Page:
by Dr Helen Reid, Director of Leeds Church Institute
At this time of year, lots of charities are publishing annual reports and holding annual general meetings, and Leeds Church Institute is no exception. It is a time to dot the i’s and cross the t’s while appreciating that the legal details and demands ensure we are systematically accountable and motivated. Recognising this, Leeds Church Institute seeks to find a creative place where these demands interact with theological reflection and overall pursuit of our vision for ‘learning for a faithful city’.
Leeds Church Institutes’ formal objects as recorded in our Memorandum and Articles are to promote, advance and maintain religion and education (both religious and secular) consistent with the Christian faith as expressed by Churches Together in England, and operating within Leeds. As a charity, we also have as a general object to ensure our work is for the benefit of the public at large.
To achieve these objects Leeds Church Institute names its mission as, ‘to be an active and progressive agent in city life for the benefit of all’ and to work within an ethos of learning, hospitality and service. There are four key areas of our activity in this regard:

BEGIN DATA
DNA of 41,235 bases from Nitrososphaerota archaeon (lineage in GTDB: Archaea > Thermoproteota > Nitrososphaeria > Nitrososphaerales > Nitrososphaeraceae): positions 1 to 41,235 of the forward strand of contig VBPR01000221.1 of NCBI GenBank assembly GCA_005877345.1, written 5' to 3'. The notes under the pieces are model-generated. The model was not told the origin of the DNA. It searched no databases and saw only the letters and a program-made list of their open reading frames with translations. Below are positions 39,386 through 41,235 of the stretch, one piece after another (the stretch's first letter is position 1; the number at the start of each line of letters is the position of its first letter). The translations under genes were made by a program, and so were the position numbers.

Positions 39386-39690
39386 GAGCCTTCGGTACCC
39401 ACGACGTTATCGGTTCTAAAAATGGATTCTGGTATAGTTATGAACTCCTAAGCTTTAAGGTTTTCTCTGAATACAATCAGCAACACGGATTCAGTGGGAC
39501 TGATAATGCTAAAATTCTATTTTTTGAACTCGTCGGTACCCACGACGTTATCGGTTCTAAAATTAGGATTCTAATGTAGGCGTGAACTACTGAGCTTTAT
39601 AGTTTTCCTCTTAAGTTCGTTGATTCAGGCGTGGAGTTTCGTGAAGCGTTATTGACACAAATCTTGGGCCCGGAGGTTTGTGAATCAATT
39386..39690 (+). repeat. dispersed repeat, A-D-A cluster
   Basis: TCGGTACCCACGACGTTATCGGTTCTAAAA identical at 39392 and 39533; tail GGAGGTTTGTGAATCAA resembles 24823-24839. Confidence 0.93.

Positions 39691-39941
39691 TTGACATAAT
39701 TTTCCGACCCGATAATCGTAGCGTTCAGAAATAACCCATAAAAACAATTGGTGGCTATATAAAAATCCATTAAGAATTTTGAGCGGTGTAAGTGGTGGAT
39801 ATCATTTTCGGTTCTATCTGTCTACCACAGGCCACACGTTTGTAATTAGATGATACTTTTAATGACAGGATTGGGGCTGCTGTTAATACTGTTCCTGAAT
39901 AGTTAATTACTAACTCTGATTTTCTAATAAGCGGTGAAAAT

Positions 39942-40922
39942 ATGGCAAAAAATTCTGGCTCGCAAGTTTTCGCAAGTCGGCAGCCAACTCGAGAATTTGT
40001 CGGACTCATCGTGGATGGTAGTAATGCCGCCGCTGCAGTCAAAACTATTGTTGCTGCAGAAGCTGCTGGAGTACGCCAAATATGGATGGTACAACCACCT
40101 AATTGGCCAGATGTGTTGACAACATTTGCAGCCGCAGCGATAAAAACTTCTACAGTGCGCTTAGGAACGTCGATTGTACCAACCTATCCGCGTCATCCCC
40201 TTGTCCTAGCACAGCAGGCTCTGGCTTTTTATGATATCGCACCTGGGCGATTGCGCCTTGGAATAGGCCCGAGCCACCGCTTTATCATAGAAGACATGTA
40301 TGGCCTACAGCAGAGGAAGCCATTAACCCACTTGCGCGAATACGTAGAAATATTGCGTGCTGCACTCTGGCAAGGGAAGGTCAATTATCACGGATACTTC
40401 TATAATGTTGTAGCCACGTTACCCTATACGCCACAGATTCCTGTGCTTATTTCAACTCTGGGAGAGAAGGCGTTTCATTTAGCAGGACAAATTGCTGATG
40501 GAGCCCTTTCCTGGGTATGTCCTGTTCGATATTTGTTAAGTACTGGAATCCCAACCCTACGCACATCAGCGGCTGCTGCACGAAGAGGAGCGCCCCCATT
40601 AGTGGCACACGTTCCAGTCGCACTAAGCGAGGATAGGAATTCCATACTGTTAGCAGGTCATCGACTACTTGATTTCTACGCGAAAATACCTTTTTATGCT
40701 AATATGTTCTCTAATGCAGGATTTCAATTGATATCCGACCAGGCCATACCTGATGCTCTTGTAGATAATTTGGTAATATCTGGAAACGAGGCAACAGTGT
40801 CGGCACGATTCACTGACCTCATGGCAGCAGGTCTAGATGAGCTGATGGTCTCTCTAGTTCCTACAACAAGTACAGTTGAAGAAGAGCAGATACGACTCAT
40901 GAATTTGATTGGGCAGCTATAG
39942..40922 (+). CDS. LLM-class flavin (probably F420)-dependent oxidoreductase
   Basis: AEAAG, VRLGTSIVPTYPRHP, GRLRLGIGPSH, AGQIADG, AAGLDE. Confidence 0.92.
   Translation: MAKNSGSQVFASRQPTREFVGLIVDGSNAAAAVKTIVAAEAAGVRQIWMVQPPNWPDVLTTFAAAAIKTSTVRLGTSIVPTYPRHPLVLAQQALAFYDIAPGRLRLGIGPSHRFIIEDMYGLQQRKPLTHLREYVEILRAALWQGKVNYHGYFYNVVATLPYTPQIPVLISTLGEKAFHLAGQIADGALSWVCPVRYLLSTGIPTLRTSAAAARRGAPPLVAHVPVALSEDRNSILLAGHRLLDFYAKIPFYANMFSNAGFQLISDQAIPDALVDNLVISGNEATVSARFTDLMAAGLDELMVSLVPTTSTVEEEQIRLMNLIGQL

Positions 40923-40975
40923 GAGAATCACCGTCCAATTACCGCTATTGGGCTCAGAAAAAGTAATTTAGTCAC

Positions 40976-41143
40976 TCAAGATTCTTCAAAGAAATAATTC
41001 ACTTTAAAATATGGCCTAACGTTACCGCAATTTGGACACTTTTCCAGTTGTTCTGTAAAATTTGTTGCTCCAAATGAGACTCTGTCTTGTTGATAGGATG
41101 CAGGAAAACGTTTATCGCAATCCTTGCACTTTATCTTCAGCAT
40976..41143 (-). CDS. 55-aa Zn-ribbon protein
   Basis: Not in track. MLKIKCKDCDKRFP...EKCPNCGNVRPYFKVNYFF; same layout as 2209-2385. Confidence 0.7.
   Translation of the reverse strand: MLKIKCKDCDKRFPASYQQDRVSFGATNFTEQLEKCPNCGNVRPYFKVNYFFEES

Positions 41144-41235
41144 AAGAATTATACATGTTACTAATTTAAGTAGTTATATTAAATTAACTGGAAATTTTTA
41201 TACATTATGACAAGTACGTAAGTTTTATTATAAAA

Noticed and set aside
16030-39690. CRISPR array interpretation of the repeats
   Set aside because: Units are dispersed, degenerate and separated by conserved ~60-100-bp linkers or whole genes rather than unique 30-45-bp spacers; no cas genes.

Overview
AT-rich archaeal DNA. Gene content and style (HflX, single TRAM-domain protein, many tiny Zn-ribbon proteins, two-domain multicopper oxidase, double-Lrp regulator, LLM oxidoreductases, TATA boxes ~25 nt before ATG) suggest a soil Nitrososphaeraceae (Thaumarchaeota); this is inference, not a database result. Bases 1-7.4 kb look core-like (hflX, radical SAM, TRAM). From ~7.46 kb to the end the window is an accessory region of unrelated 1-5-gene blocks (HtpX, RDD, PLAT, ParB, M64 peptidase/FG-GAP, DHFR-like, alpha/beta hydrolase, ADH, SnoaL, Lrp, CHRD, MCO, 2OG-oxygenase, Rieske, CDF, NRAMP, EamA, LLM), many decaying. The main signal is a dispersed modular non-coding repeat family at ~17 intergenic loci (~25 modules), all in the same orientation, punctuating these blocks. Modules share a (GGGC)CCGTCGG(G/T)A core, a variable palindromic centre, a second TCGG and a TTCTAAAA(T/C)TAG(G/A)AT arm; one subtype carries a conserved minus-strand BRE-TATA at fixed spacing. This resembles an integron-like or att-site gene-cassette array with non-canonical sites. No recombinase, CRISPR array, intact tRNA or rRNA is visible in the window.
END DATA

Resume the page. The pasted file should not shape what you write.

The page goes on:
- An ethically run charity governed by a council of elected members
- An educational programme of events, media, the arts and research that generates theological conversations and provokes thinking on faith and justice
- City engagement that supports the contribution of diverse Christians in city life
- A Learning Centre that resources city life and learning
Intrinsic to all this is a way of shared theological reflection and learning that is non-denominational, inclusive and seeks the good of the city. Our approach to reflection is dialogue that engages four distinct perspectives.
Such dialogue leads us to jointly own a theology for city life, here and now, as a basis for action and future reflection. Click here to download our infographics document and see what this way of reflecting and working meant in 2018.
The process of dialogical reflection as shown owes much to Roger Walton’s writing on the Letter to the Hebrews in The Reflective Disciple (SCM, 2012).